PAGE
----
Even if it is not the law that in the case of a solvent debtor any compulsory exchange of a creditor's contractual right to cash for a substitute which he did not want and which benefits only stockholders would make a reorganization plan unfair and inequitable, and would make confirmation of the Trustee's Plan ultra vires of the district court, in the case at bar the Trustee's Plan is "clearly shown" (see Horowitz v. Kaplan, supra) to be unfair and inequitable because the Trustee's Plan does not provide in exchange for the creditor's contractual right just compensation. We pass the point that there was not before the district court any evidence of the monetary value of the contractual right to the unpaid interest on interest on the convertible debentures. It is sufficient for us to note that by the specific terms of the 1970 Indenture (quoted in footnote 1, supra) long before any plan of reorganization was formulated, the convertible debenture creditors had become entitled to immediate (not just 1990) payment of the principal and unpaid instalments of interest on their debentures as well as to interest on interest. Section 8.02 of the 1970 Indenture provided that "In case there shall be pending proceedings ... for the reorganization of CIC," the Trustee "shall be entitled" "to file and prove a claim ... for the whole amount of principal ... and interest owing and unpaid in respect of the Debentures." We hold that FNBB's May 7, 1976 proof of claim5 accelerated to May 7, 1976 the payment date of the principal of the debentures. Therefore, we hold that the district court erred when it decided to confirm the Trustee's Plan on the court's theory that it gave the convertible debenture holders in exchange for their right to payment of interest on interest a new right of accelerating from 1990 to 1981 the payment of the principal of the debentures. Our ultimate conclusion is that with respect to convertible debenture holders the Trustee's Plan was not "fair and equitable" because it did not compensate them for the contractual right of which they were deprived.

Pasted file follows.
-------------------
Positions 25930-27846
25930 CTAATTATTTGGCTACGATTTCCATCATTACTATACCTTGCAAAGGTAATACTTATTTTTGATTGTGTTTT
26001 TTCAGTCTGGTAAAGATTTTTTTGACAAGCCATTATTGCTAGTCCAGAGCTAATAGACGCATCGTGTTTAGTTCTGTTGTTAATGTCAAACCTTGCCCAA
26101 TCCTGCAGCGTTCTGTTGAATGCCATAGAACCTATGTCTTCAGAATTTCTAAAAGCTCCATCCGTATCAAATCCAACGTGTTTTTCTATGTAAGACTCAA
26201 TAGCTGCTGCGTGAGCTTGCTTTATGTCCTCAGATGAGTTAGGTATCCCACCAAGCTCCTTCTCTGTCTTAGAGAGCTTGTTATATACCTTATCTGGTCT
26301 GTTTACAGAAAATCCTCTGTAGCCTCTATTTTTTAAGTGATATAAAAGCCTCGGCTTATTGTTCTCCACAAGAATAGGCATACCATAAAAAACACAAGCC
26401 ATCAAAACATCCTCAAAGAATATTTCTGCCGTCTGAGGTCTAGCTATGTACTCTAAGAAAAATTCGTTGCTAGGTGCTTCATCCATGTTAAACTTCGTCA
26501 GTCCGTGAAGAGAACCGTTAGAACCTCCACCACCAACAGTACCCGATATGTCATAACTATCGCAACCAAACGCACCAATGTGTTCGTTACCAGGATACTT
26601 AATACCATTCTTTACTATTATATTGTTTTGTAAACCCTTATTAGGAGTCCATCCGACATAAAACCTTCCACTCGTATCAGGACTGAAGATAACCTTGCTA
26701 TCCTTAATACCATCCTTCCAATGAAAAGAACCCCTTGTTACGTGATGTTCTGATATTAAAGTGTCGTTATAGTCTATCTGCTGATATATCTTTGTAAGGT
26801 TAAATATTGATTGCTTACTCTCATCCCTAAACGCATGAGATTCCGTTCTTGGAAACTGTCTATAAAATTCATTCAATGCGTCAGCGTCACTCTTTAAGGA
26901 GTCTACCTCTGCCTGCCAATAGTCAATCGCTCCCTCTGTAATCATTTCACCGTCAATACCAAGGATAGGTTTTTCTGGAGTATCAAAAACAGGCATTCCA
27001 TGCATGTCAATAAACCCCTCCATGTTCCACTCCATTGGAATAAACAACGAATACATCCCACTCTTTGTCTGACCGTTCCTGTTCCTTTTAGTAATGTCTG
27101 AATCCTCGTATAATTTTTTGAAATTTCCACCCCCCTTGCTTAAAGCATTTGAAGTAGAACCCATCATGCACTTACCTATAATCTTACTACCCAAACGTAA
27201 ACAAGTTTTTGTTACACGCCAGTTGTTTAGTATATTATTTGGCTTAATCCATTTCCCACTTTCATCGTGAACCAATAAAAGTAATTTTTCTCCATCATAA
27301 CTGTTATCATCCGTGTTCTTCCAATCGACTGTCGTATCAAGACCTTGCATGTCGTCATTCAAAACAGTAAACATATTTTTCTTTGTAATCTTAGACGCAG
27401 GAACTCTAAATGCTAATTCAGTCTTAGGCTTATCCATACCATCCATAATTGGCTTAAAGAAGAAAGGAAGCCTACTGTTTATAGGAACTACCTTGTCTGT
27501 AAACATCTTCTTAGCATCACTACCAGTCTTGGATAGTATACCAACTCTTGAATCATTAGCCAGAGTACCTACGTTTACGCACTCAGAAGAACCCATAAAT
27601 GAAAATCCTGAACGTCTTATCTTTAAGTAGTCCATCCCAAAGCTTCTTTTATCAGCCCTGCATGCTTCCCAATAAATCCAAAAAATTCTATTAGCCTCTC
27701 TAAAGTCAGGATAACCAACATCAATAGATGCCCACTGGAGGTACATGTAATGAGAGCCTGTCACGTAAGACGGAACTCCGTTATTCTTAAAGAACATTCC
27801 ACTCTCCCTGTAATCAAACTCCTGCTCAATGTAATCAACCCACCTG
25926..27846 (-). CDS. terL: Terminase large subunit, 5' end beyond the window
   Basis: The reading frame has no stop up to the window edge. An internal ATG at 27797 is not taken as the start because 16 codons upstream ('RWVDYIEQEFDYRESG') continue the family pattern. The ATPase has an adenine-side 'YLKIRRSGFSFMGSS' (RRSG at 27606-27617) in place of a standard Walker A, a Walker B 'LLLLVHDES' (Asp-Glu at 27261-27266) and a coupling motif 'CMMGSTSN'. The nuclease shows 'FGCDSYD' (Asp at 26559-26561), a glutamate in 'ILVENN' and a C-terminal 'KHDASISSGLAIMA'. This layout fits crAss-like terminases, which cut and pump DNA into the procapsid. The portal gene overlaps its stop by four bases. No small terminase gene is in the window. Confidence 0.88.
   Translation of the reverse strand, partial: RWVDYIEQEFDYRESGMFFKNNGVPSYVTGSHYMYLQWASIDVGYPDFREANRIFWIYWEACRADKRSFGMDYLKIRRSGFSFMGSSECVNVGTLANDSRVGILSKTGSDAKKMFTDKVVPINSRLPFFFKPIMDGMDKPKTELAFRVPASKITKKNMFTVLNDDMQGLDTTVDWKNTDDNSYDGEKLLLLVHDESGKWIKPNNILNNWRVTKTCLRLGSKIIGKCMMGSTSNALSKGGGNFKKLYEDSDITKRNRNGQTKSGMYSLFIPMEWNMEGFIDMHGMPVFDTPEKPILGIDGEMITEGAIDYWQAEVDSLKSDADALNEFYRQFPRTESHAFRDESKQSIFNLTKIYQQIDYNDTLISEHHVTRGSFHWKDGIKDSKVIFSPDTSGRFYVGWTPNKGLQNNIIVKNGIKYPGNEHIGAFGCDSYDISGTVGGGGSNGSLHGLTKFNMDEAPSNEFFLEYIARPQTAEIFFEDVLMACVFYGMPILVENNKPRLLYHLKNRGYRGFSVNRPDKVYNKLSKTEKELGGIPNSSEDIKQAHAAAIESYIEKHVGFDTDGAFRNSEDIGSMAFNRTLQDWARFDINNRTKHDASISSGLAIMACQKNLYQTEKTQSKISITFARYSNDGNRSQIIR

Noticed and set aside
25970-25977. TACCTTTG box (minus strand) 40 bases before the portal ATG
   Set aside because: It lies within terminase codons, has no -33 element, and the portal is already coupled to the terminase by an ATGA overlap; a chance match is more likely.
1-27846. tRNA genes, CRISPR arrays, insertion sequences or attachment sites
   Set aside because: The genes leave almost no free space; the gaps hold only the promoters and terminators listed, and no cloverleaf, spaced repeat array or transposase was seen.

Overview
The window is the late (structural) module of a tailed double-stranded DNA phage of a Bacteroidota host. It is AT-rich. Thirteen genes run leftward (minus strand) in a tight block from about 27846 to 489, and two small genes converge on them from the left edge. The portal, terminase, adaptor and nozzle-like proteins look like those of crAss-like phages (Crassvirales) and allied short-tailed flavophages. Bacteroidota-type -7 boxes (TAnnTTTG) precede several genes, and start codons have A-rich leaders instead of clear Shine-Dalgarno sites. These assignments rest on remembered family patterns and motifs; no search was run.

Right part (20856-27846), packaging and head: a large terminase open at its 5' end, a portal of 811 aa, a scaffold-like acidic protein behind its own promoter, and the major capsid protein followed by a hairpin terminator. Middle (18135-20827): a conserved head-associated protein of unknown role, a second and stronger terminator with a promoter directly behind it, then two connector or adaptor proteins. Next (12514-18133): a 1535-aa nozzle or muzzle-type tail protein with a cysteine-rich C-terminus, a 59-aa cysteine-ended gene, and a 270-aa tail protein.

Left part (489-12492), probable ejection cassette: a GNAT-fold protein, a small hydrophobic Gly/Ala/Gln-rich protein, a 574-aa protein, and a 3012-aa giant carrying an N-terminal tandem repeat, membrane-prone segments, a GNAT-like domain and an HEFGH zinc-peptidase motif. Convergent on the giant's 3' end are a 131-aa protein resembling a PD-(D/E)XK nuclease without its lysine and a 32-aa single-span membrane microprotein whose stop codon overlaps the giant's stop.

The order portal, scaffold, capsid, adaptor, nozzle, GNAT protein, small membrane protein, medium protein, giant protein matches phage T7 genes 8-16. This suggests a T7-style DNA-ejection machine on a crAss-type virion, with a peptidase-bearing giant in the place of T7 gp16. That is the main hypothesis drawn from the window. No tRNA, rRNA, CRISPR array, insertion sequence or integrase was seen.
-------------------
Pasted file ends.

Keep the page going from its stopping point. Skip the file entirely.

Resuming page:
We now turn to the three other appeals, all made on behalf of holders of straight debentures.